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Young Lives on Hold

Every year, thousands of people from other countries bring their children to the United States illegally. For many of these immigrant kids, the U.S. is the only home they’ve ever known. What will their future look like? 

Bill Clark/CQ Roll Call/Getty Images

A Rally for Immigrants
These people support a rule called DACA. It helps undocumented immigrants who came to the U.S. as kids.

    Fernanda Jimenez came to the United States when she was 5 years old. Her mother brought her here from Mexico with her older brother and sister. They didn’t have legal permission to be in the U.S. But her parents wanted better jobs than they could find at home. They wanted better schools. Most of all, they wanted a better future for their kids.

    Fernanda made the most of it. She taught herself English by reading books and watching cartoons. She studied hard. By the age of 10, she knew what she wanted from life. “I’m going to college no matter what,” she would tell her mother.

    Fernanda knew she wasn’t living in the United States legally. But she convinced herself it didn’t matter. “I pretended I was just like the other students,” she says.

    In high school, she couldn’t pretend anymore. Her friends started to get driver’s licenses and jobs. Fernanda couldn’t do either. And without a good job, how could she pay for college? Her dream began to feel out of reach.

    Fernanda Jimenez came to the U.S. when she was 5. Her mother brought her from Mexico. Fernanda’s older brother and sister came too. The family didn’t have a legal right to be in the U.S. But her parents wanted better jobs and schools. They wanted a better future for their kids.

    Fernanda did her best. She learned English from books and cartoons.

    She studied hard. By age 10, she knew what she wanted. “I’m going to college no matter what,” she told her mother.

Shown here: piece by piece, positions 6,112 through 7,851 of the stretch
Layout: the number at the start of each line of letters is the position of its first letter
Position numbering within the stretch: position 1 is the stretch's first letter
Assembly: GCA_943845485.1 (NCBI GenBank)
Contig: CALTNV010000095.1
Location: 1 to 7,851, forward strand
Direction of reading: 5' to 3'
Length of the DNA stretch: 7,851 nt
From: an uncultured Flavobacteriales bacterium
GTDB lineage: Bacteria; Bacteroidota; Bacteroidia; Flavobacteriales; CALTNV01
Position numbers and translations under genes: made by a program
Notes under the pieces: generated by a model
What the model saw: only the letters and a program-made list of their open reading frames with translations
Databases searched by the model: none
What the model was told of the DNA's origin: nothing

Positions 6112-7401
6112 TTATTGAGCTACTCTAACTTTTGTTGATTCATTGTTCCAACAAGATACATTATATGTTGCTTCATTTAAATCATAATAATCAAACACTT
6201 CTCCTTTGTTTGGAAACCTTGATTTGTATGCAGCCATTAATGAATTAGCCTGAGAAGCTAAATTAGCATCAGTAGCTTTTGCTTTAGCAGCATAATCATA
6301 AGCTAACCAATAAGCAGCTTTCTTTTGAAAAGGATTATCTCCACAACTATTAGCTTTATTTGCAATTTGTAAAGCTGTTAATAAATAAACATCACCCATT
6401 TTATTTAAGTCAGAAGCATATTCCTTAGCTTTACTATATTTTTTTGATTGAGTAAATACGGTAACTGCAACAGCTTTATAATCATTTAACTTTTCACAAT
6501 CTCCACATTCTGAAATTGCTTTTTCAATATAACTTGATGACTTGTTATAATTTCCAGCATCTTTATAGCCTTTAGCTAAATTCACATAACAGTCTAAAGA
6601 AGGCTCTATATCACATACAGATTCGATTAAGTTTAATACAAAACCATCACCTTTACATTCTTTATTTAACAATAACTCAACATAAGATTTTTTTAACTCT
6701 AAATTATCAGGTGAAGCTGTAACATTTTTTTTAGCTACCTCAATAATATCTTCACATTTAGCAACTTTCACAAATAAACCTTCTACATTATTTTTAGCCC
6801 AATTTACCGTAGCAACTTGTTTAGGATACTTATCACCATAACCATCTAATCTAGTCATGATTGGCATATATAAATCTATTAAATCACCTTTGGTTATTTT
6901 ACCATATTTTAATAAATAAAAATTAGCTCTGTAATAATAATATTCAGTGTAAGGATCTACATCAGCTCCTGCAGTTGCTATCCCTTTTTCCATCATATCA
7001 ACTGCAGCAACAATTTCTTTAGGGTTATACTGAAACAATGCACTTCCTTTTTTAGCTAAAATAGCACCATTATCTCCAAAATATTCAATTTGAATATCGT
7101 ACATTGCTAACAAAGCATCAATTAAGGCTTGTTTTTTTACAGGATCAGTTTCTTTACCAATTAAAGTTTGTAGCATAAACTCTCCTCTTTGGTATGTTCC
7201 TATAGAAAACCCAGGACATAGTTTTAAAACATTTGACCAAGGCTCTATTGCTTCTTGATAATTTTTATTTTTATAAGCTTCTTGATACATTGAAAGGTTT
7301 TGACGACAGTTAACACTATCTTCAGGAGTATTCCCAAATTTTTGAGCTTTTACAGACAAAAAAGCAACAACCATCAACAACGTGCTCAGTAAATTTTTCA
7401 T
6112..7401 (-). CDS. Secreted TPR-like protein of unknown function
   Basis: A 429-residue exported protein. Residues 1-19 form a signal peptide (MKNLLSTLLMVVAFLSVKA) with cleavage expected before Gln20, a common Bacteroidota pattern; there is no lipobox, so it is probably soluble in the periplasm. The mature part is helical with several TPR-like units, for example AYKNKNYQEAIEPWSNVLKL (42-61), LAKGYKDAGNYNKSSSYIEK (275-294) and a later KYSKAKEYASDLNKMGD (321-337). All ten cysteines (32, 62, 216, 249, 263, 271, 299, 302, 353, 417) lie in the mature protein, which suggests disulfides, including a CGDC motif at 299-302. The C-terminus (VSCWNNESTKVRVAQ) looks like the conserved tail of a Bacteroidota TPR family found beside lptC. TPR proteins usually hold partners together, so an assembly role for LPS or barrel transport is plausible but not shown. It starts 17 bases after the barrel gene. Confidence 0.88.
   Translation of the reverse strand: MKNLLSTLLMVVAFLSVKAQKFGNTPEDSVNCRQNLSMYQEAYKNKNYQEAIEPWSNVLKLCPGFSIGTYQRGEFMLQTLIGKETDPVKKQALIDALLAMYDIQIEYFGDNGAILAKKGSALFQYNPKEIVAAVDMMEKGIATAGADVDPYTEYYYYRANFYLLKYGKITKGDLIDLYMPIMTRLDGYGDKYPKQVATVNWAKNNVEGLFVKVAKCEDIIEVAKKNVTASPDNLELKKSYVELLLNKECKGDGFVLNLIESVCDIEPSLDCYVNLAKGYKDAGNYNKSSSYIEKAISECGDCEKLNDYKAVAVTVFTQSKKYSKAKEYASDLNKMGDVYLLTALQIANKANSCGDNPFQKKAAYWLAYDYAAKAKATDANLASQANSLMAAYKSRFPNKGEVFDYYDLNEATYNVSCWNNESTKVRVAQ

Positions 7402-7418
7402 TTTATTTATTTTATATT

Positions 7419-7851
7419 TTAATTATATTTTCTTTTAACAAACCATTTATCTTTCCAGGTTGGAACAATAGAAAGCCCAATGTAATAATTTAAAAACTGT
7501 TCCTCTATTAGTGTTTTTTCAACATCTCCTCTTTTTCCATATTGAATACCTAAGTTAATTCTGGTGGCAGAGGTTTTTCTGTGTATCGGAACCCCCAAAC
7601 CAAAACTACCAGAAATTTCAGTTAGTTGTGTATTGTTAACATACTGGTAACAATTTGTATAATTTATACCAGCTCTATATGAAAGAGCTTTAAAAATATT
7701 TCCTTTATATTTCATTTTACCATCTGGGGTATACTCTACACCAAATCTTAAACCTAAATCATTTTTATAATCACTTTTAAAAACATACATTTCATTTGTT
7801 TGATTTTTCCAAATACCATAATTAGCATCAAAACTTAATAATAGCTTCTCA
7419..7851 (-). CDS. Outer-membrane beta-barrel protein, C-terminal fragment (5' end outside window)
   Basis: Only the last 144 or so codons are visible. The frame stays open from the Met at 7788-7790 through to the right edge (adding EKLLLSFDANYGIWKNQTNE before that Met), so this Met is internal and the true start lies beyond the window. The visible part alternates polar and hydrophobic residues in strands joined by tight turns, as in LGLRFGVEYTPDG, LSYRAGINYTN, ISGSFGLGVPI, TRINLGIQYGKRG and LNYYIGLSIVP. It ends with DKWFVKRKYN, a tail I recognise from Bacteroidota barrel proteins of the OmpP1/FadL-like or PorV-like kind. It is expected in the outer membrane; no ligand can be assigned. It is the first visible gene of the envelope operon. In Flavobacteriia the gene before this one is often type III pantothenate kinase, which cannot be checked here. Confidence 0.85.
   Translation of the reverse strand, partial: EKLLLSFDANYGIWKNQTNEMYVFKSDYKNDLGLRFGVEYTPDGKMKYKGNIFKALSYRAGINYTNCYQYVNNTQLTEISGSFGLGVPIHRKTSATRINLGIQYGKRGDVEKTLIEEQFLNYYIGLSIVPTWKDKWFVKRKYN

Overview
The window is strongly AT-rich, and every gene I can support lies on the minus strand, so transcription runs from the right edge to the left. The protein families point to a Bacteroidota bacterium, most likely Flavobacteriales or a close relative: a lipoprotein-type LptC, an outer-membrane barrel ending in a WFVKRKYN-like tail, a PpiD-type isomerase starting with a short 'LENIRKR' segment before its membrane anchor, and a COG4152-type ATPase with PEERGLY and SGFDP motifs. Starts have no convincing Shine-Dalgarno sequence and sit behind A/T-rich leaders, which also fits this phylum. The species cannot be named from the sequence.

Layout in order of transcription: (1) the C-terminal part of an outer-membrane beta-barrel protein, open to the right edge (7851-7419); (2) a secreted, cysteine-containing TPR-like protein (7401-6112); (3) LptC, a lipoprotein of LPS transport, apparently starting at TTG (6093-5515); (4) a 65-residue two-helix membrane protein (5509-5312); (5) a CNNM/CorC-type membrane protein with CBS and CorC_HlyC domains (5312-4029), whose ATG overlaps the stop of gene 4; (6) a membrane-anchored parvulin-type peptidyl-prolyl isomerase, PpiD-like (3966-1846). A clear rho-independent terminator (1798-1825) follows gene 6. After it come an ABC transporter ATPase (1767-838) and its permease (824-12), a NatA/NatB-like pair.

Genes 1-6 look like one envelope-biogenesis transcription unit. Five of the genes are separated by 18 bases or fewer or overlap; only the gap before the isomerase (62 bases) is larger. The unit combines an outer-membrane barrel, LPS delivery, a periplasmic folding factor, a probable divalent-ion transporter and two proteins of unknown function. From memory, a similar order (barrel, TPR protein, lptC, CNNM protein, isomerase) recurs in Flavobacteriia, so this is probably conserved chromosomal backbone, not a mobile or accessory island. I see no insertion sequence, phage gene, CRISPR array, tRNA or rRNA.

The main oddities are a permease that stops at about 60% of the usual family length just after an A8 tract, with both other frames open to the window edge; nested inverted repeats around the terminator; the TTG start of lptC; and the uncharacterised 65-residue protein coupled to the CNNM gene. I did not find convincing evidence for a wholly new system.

Fernanda knew she was in the U.S. illegally. She told herself it didn’t matter. “I pretended I was just like the other students,” she says.

    In high school, things changed. Her friends got driver’s licenses and jobs. Fernanda couldn’t do either. She needed a good job to pay for college. Her dream began to feel far away.

    Fernanda Jimenez came to the United States when she was 5 years old. She was brought here by her mother from Mexico, along with her older brother and sister. The family didn’t have legal permission to be in the U.S., but her parents wanted better jobs than they could find at home. They also wished for better schools, and above all, they hoped for a better future for their children.

    Fernanda made the most of her opportunities. She taught herself English by reading books and watching cartoons. She studied hard and, by the age of 10, knew what she wanted from life. “I’m going to college no matter what,” she would tell her mother.

    Fernanda was aware that she wasn’t living in the United States legally, but she convinced herself it didn’t matter. “I pretended I was just like the other students,” she recalls.

    In high school, she couldn’t pretend anymore. Her friends started to get driver’s licenses and jobs, but Fernanda couldn’t do either. And without a good job, how could she pay for college? Her dream began to feel out of reach.

A Nation of Immigrants

    Today, more than 40 million immigrants live in the U.S. legally. That means they have permission from the American government to be here. Most immigrants are allowed to come to the U.S. because they have close family members living here already.